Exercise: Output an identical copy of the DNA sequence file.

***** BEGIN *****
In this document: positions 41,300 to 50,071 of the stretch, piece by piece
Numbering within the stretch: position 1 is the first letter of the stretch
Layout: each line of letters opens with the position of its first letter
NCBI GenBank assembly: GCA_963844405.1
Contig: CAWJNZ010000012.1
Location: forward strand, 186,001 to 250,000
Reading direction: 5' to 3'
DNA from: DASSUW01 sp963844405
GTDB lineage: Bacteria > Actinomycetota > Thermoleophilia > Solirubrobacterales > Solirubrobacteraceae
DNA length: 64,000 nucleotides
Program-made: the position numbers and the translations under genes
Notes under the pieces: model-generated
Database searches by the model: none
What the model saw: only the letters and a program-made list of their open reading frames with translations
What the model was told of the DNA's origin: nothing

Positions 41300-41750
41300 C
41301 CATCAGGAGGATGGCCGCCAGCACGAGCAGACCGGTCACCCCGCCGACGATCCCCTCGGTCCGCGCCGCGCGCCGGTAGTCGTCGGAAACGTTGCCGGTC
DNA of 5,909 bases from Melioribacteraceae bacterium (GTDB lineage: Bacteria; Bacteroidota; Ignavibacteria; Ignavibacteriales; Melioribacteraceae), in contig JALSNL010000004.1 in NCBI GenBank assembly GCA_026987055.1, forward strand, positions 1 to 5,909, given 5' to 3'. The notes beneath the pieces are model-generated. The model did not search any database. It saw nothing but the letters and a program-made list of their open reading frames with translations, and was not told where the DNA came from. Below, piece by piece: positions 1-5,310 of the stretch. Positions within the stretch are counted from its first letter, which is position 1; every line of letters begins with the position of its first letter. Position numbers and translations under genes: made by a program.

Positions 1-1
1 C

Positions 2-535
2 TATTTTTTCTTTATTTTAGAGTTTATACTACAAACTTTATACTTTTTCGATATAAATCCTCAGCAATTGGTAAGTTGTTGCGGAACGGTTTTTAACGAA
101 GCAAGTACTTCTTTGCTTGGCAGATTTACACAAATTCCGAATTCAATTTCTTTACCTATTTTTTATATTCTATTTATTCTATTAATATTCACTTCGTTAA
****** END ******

In this document: positions 41,300 to 50,071 of the stretch, piece by piece
Numbering within the stretch: position 1 is the first letter of the stretch
Layout: each line of letters opens with the position of its first letter
NCBI GenBank assembly: GCA_963844405.1
Contig: CAWJNZ010000012.1
Location: forward strand, 186,001 to 250,000
Reading direction: 5' to 3'
DNA from: DASSUW01 sp963844405
GTDB lineage: Bacteria > Actinomycetota > Thermoleophilia > Solirubrobacterales > Solirubrobacteraceae
DNA length: 64,000 nucleotides
Program-made: the position numbers and the translations under genes
Notes under the pieces: model-generated
Database searches by the model: none
What the model saw: only the letters and a program-made list of their open reading frames with translations
What the model was told of the DNA's origin: nothing

Positions 41300-41750
41300 C
41301 CATCAGGAGGATGGCCGCCAGCACGAGCAGACCGGTCACCCCGCCGACGATCCCCTCGGTCCGCGCCGCGCGCCGGTAGTCGTCGGAAACGTTGCCGGTC
DNA of 5,909 bases from Melioribacteraceae bacterium (GTDB lineage: Bacteria; Bacteroidota; Ignavibacteria; Ignavibacteriales; Melioribacteraceae), in contig JALSNL010000004.1 in NCBI GenBank assembly GCA_026987055.1, forward strand, positions 1 to 5,909, given 5' to 3'. The notes beneath the pieces are model-generated. The model did not search any database. It saw nothing but the letters and a program-made list of their open reading frames with translations, and was not told where the DNA came from. Below, piece by piece: positions 1-5,310 of the stretch. Positions within the stretch are counted from its first letter, which is position 1; every line of letters begins with the position of its first letter. Position numbers and translations under genes: made by a program.

Positions 1-1
1 C

Positions 2-535
2 TATTTTTTCTTTATTTTAGAGTTTATACTACAAACTTTATACTTTTTCGATATAAATCCTCAGCAATTGGTAAGTTGTTGCGGAACGGTTTTTAACGAA
101 GCAAGTACTTCTTTGCTTGGCAGATTTACACAAATTCCGAATTCAATTTCTTTACCTATTTTTTATATTCTATTTATTCTATTAATATTCACTTCGTTAA